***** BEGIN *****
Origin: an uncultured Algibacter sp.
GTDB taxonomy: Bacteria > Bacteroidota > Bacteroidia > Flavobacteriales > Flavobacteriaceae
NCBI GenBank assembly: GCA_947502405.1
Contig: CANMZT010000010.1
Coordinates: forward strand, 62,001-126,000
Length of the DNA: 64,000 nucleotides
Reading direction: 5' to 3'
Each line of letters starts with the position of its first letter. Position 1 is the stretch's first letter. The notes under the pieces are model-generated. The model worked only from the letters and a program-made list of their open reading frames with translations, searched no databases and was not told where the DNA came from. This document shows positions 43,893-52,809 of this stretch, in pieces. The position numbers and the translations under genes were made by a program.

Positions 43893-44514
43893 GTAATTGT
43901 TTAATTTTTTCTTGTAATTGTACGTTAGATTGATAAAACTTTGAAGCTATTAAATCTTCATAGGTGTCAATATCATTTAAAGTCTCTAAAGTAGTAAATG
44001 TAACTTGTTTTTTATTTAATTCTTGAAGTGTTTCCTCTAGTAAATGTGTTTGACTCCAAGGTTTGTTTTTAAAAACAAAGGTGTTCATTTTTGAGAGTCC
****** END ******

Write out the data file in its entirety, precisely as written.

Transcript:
Origin: an uncultured Algibacter sp.
GTDB taxonomy: Bacteria > Bacteroidota > Bacteroidia > Flavobacteriales > Flavobacteriaceae
NCBI GenBank assembly: GCA_947502405.1
Contig: CANMZT010000010.1
Coordinates: forward strand, 62,001-126,000
Length of the DNA: 64,000 nucleotides
Reading direction: 5' to 3'
Each line of letters starts with the position of its first letter. Position 1 is the stretch's first letter. The notes under the pieces are model-generated. The model worked only from the letters and a program-made list of their open reading frames with translations, searched no databases and was not told where the DNA came from. This document shows positions 43,893-52,809 of this stretch, in pieces. The position numbers and the translations under genes were made by a program.

Positions 43893-44514
43893 GTAATTGT
43901 TTAATTTTTTCTTGTAATTGTACGTTAGATTGATAAAACTTTGAAGCTATTAAATCTTCATAGGTGTCAATATCATTTAAAGTCTCTAAAGTAGTAAATG
44001 TAACTTGTTTTTTATTTAATTCTTGAAGTGTTTCCTCTAGTAAATGTGTTTGACTCCAAGGTTTGTTTTTAAAAACAAAGGTGTTCATTTTTGAGAGTCC